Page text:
While Donald Trump is the frontrunner in the 2024 Republican presidential primary and leads his GOP rivals in overall fundraising, they’re having more success than him in winning over the CEOs of S&P 500 companies.
Instead, former New Jersey Gov. Chris Christie; former U.N. Ambassador Nikki Haley, also a former South Carolina governor; and Sen. Tim Scott of South Carolina are tied for first when it comes to getting a number of S&P CEOs to spend their own money.
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They’ve each drawn contributions from four bosses, with Scott leading in terms of the total amount collected. That’s shown in the below chart, which is based on a MarketWatch analysis of the Federal Election Commission’s 2023 data on individual contributions to a candidate’s principal presidential campaign committee, as reported for an October filing deadline.
The lack of S&P CEO giving to Trump could stem from the former president’s looking like too much of a “wild card” to executives, said Robin Kolodny, a Temple University professor of political science with an expertise in campaign finance. Corporate leaders might be worried that a second, nonconsecutive Trump term would end up delivering trade wars again or another government shutdown, she said.
“If you are in a big company that needs some kind of stability, then Trump is not your game,” Kolodny told MarketWatch. She said CEOs also could be wary of the former president’s legal troubles, including an ongoing civil fraud trial in New York with allegations of financial improprieties that cut to the heart of his brand.
Meanwhile, Scott could be attracting donations from financial-sector
CEOs thanks in part to his position as the top Republican on the Senate Banking Committee, according to the Temple expert. And other 2024 GOP candidates could be drawing contributions because they’re viewed as likely to end up as important officials in a Republican administration even if they’re not their party’s presidential nominee.
Kolodny suggested that more contributions from CEOs could be coming after the primary contests in Iowa and New Hampshire early next year.
“I would wait till after Iowa and New Hampshire to do anything,” she said, adding that it’ll become clearer at that point whether any GOP candidate is catching up to Trump.
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Also: Next Republican debate: When is it, and who will be participating on stage?
What the campaigns and companies are saying
When asked about the lack of S&P CEO giving to Trump, his 2024 campaign pointed to its overall success in fundraising and the support that he’s getting from regular people.
“Team Trump raised over $45.5 million in the third quarter, with $37.5 million cash on hand, completely dwarfing any Republican candidate,” said Trump 2024 spokesman Steven Cheung in an email to MarketWatch. Cheung said the campaign is “powered by the grassroots and everyday Americans,” predicting that Trump “will be” the Republican nominee.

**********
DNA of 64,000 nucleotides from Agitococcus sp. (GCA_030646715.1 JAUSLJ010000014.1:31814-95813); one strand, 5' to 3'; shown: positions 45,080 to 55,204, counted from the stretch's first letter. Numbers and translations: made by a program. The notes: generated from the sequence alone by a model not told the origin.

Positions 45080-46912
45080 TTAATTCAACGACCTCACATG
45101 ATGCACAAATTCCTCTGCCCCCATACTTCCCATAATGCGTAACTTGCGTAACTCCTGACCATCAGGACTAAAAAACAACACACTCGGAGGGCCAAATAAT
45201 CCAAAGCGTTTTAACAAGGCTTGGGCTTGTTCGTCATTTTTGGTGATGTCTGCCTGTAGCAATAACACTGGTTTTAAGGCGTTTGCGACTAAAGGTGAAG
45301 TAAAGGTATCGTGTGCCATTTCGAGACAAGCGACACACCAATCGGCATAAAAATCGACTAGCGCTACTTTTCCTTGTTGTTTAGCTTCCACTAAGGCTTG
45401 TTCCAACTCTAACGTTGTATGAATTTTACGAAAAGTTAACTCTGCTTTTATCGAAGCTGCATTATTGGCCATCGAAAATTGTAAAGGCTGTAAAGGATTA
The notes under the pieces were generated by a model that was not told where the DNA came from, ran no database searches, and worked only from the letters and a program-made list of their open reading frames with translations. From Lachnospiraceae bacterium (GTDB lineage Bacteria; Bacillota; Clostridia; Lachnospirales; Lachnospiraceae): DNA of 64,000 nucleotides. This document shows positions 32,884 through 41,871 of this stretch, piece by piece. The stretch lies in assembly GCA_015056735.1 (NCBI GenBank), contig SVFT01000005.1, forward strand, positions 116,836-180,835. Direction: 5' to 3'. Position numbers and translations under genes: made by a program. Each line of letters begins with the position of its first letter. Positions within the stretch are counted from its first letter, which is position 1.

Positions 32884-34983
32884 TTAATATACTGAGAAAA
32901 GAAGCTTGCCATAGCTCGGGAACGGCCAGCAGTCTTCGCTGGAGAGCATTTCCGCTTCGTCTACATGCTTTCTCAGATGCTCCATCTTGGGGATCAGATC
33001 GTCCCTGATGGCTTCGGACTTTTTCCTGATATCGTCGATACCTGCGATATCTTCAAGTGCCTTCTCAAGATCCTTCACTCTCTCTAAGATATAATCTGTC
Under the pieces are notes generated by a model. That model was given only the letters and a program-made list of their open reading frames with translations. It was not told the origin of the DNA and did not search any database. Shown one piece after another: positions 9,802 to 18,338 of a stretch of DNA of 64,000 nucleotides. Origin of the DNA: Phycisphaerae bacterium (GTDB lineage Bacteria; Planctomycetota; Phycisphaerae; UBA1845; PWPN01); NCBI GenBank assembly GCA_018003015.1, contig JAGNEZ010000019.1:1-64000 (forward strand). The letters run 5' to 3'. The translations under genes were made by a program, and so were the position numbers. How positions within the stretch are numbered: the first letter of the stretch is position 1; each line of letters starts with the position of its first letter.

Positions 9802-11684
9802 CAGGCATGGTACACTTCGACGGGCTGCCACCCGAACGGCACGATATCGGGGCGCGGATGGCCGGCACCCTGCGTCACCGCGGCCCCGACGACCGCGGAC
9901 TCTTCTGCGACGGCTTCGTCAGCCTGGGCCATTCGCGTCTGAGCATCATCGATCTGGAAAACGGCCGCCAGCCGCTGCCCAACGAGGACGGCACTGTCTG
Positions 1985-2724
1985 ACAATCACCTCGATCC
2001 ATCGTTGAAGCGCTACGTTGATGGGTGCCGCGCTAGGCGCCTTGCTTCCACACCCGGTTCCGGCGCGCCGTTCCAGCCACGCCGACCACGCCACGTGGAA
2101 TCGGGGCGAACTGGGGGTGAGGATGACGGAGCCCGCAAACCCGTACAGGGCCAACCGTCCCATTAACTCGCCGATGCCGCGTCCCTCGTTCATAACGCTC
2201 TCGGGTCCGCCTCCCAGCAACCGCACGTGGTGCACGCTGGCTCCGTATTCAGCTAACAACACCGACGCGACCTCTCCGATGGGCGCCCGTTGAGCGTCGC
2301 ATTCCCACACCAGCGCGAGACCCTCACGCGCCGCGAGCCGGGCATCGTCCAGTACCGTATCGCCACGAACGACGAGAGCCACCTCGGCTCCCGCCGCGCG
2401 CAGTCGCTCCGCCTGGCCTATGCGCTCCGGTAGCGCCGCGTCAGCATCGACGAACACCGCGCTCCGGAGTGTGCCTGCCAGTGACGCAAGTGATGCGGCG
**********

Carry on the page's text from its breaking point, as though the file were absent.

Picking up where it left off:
The other 2024 GOP campaigns didn’t respond to MarketWatch’s requests for comment.
When asked about Prologis
CEO Hamid Moghadam’s donation to North Dakota Gov. Doug Burgum’s longshot presidential campaign, a spokeswoman for the company noted Moghadam and Burgum were both 1980 graduates of Stanford University’s business school, adding that they “have been friends for 45 years.”
Cboe Global Markets
and Waste Management
declined to comment, while the other 10 companies with donating CEOs didn’t respond to MarketWatch’s requests for comment.
Why $3,300 or $6,600 so often?
Overall, 16 S&P 500 CEOs from 15 companies have given to a Republican presidential candidate’s principal campaign committee this year, with one exec, Copart
co-CEO Jay Adair, giving to two different contenders, Ron DeSantis and Vivek Ramaswamy.
Pioneer Natural Resources
has two chief executives listed in the chart above because Rich Dealy is the company’s CEO-designate, due to take over the top job on Jan. 1 from current CEO Scott Sheffield, and they’ve both made donations to Haley.
Eight of the 16 bosses contributed the maximum amounts allowed, giving either $3,300 or $6,600. Due to FEC limits, an individual can’t donate more than $3,300 to a principal campaign committee, but a donation can total $6,600 if half is from a spouse or if the donor is contributing for both the primary and general elections.
For Cboe Global Markets
Edward Tilly is listed even though he stepped down from the CEO post in September because MarketWatch’s analysis includes anyone who had the top job at their company at some point in 2023. His contribution was made in May, while he was still at Cboe.
CEO giving to Biden
President Joe Biden’s principal campaign committee also hasn’t attracted any donations from chief executive officers of S&P 500 components, but a Biden joint fundraising committee — the Biden Victory Fund — has scored such contributions, while the Trump Save America Joint Fundraising Committee hasn’t.
The S&P CEO donors to Biden’s joint fundraising committee have been Netflix’s
Reed Hastings with $100,000 and Debra Cafaro of Ventas
with $1,000, according to MarketWatch’s analysis of FEC data. Such committees have higher maximum amounts that an individual can donate than principal campaign committees. Hastings is no longer Netflix’s chief executive but served in that role through late January, and MarketWatch’s analysis includes anyone who was an S&P CEO during this year. Netflix and Ventas didn’t respond to MarketWatch’s requests for comment.
Democrats have almost completely closed ranks behind Biden, although author and activist Marianne Williamson and U.S. Rep. Dean Phillips of Minnesota have mounted longshot primary challenges to the incumbent. Biden’s 2024 campaign didn’t respond to MarketWatch’s request for comment.
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